• Add the event with location, directions, and parking info on your FB page, Yelp, and Eventbrite 
2 Weeks Before
  • Make or order price tags (I like getting business card sizes)
  • Check to see if you need to re-order any printed materials you regularly keep on hand
  • Print, package, and arrange limited edition prints, if any
  • Order copies of books or catalogs featuring your art, if any
  • Plan to finish new works 
  • Have all artwork info on the backside (signature, title, size, medium) 
1 Week Before 
  • Send an invitation reminder to everyone
  • Think of a fun food theme to go with what you're showcasing
  • Curate a music playlist to fit you and your art (especially if what you personally listen to influences your work or process)
  • Find a "draw" that makes it interesting and fun to attend (revealing all new work, auctioning items to charity, screening of your collection's video documentary, etc.)
  • Varnish or seal your works (I mark the backsides with a tiny 'V' to track pieces already varnished), one week before, two days at least to allow for the fumes to air out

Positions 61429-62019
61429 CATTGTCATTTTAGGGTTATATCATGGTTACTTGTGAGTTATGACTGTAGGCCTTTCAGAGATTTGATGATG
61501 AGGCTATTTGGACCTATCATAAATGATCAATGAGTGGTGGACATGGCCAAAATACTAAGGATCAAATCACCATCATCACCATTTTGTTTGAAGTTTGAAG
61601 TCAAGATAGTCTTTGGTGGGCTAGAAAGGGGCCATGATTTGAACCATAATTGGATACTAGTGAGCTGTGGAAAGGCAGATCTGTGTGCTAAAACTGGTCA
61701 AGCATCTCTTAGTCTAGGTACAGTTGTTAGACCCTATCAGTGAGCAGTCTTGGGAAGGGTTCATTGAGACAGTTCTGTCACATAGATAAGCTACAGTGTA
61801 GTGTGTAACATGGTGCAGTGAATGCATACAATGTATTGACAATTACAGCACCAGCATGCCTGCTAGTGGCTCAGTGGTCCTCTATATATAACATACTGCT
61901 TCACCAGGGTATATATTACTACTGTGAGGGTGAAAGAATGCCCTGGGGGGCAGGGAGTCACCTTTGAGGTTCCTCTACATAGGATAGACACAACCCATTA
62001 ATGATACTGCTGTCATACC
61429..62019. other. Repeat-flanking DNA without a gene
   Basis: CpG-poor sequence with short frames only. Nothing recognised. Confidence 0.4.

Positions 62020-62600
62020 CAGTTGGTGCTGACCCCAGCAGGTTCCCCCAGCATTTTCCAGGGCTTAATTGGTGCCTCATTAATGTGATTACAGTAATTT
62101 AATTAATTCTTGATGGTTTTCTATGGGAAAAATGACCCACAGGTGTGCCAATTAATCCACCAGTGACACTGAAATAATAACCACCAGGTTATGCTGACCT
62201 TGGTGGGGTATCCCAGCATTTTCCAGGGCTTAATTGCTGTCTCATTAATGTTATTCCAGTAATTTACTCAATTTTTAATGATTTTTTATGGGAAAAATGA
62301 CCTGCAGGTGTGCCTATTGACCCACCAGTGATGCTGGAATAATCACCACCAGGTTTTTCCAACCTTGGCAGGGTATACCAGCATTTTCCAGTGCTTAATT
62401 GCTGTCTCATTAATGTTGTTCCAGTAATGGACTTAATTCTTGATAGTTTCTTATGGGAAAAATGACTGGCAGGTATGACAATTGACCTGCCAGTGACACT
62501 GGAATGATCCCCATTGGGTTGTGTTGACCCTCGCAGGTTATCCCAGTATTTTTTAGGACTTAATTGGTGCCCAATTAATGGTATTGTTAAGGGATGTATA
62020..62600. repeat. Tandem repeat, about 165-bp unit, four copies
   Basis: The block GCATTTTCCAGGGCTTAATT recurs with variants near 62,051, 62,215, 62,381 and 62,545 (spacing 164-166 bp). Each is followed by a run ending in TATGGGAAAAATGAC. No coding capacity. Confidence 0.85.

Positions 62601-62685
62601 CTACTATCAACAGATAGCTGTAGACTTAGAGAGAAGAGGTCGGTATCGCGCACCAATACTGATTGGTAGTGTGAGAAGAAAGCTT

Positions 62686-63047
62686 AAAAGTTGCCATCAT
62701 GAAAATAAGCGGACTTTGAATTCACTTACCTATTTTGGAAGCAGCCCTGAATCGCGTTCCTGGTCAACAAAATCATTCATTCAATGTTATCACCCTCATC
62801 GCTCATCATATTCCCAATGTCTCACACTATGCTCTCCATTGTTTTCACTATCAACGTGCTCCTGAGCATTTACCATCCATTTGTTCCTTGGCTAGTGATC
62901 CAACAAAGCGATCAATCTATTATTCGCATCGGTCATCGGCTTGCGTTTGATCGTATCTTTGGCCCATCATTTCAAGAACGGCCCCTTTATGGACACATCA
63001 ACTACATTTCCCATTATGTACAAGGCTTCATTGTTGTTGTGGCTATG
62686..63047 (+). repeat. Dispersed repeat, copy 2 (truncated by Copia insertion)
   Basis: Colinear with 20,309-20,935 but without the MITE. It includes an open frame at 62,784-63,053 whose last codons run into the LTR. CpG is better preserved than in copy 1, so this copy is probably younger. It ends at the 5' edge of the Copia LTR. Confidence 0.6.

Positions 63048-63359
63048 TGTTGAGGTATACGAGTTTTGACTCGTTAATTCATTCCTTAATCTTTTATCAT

• Signing your art on the front or side is optional in case you like to sign in front of the collector at the time of purchase
  • Frame, mount, wire, etc., to get your artwork ready for buyers to take home and hang 
  • Ask for help, especially if you don't feel comfortable leaving your space for things like restroom breaks or need man power for the setup
  • Buy any serving ware or napkins, etc, you need for food and drinks
1 Day Before
  • Send final invitation reminder to everyone
  • Hang your art with breathing room; you don't need to hang everything you own...curate, curate, curate
  • Prioritize showcasing your new works or at least rotate your old works to make it appear "fresh"
  • Check your lights and replace burnt out bulbs
  • Charge your music speaker and payment processors
  • Nothing says "special" or "valuable" quite like having a vase of fresh flowers
  • Set out a guest book to collect names and emails 
  • Set out a welcome sign
  • Set out a laptop with a slideshow of your past work
  • Set out postcards for new art releases, classes or upcoming events
  • Set out business cards or brochures with your contact info
  • Set out a *small* trash can for guests to use
  • Set out your payment processor and a sign showing what you accept